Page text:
Children this winter will be turning out for fun in the snow in clothes that are scaled-down versions of the best adult ski garb. Both ski wear and snow suit manufacturers are now making quilted nylon parkas and sleek-fitting stretch pants in sizes 4-16. Children's reversible sweaters, protective helmets, goggles and gloves all have FIS authenticity. Even the nonskier will look like a pro with new laced rubber galoshes made to resemble ski boots. Whether a kid is a slalomer in Vermont or a snowball battler in Central Park, he can forsake the bulky snow suit for the sleek look of the ski racer.
This is an article from the Nov. 26, 1962 issue
The young man schussing down a trail (above left) now looks the part he's trying to play. His heavy, trim, reversible wool sweater is green and yellow and is made in Austria by Meister. It costs $15. The gold stretch pants by Bogner (58% wool for warmth and 42% nylon stretch for growing) have two-inch green stripes down the sides ($24). The helmeted youngster (above) is wearing a reversible black and light-blue diamond-quilted nylon parka with a concealed hood, by Sport-caster ($16). His blue Bogner stretch pants cost $23. All of the clothes are available at the Scandinavian Shop, New York City.
Fur parkas also are cut with the same dash as their grown-up counterparts. The one on the left is made by Jules Andre of lightweight baronduki fur with lynx trimming ($65 plus federal tax). The box-quilted nylon parka has a hood bordered in natural red fox and is made by Ernst Engel. It comes in 14 colors and costs $30 at Andy's, Sugarbush, Vt.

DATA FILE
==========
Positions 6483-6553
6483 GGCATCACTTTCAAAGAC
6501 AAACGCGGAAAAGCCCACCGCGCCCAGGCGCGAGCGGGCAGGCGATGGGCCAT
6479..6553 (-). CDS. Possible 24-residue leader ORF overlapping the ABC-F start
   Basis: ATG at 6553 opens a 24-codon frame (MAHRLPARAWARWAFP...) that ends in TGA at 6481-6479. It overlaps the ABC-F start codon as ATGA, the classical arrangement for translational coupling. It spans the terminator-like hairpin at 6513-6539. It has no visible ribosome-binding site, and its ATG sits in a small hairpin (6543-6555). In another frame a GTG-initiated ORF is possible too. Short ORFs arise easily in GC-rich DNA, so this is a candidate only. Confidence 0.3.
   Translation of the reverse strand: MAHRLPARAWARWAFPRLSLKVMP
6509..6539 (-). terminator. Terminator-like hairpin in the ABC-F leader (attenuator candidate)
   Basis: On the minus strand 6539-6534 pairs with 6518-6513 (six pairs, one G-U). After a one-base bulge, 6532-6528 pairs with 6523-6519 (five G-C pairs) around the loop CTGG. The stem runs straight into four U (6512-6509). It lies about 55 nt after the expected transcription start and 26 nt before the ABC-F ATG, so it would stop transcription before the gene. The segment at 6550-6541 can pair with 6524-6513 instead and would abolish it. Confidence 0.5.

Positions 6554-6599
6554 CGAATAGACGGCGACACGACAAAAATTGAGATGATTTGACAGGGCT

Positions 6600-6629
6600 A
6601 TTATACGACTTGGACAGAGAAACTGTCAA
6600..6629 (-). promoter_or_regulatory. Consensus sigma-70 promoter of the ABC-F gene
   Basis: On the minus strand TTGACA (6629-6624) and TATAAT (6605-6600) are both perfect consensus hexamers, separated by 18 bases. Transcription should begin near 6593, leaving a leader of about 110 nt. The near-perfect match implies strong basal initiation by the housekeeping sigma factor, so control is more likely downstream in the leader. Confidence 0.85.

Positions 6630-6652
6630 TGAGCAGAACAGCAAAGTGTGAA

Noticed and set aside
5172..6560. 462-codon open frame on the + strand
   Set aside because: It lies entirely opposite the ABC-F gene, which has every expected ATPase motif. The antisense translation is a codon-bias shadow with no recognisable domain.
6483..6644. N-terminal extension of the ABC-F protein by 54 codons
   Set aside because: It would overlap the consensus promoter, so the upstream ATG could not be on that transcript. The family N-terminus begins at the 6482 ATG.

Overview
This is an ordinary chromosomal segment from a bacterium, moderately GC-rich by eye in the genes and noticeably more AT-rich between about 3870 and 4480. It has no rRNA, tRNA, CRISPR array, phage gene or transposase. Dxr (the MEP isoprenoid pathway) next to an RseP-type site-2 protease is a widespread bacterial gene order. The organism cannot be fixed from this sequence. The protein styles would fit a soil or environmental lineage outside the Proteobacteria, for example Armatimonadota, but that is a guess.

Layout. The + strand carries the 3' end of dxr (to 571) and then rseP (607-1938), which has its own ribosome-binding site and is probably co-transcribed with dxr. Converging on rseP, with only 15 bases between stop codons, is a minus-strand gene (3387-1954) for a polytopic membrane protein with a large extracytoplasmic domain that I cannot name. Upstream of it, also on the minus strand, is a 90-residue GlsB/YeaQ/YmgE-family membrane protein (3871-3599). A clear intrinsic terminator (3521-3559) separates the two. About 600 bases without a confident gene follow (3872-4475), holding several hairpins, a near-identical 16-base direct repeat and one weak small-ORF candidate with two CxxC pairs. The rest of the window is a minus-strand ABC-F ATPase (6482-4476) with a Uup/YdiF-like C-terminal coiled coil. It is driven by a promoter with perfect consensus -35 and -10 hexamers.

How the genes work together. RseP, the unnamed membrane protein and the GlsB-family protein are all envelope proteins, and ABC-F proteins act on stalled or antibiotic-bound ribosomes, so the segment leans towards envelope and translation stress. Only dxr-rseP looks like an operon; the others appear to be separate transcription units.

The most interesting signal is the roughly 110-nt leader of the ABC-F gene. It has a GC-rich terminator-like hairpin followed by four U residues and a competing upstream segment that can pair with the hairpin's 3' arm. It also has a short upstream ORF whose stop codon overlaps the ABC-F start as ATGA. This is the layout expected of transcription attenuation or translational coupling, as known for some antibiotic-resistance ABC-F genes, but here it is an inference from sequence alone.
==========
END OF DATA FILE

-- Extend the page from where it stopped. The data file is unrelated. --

The lightweight Antron shell jacket (above) has a Dacron-filled quilted lining. There are two concealed rows of snap buttons on the inside, enabling it to be worn short, medium or car-coat length. It costs $22.50 in sizes 6-8 and $30 in boys' sizes 14-18, is made by Sportcaster and can be bought at Saks Fifth Avenue, New York City. New this year also are the Edelweiss water-repellent Thermo Stretch pants. They have a polyurethane foam interlining laminated to a wool-and-Orion lining, and come in sizes 4-12 for boys and girls ($12 at the Scandinavian Shop).
The new thermal socks for children are similar to those used on several Himalayan expeditions and by the 1960 German Olympic ski team. Made of 50% wool, 30% nylon crepe and 20% viscose, with a smooth weave on the outside and terry cloth knit on the inside, they are lightweight and warm. They come in six colors and two children's stretch sizes, are imported by Iselin and cost $3 a pair.
These racing gloves ($4) are made of horse-hide with reinforced padded knuckles. Wool-lined, they have wool knit cuff's, and are imported from Japan by the Scandinavian Shop.
This natural seal after-ski boot ($20) is also well-suited for general outdoor wear. Made in Canada, it has a tan rubber ribbed sole, leather binding and a wool fleece lining.
Any schuss-booming youngster and all kids who enter competitive events need some kind of head protection on the slopes. The Scandinavian Shop has just the thing—a molded-plastic helmet ($15) that not only is lightweight and tough but has a suspension webbing and rubber crown piece on the inside. Though not yet approved by the FIS, it should help prevent injuries. Another good safety item for youngsters are well-fitting goggles that cut glare and wind. These have rubber frames with foam-rubber lining and interchangeable smoke and amber lenses. They cost $1.25.
Duofold's red thermal ski underwear comes in sealed-down sizes for youngsters. This set costs $9 (top or bottom $4.50 each). The Henke ski boots (below) are called Speedfit Juniors. Depending on size, prices range front $29.50 to $37.50, at the Scandinavian Shop.
Strictly for tramping through the snow, and not for action on the slopes, is the black rubber ski boot (below). It is imported by Iselin and costs $7 (small size) and $10 (large).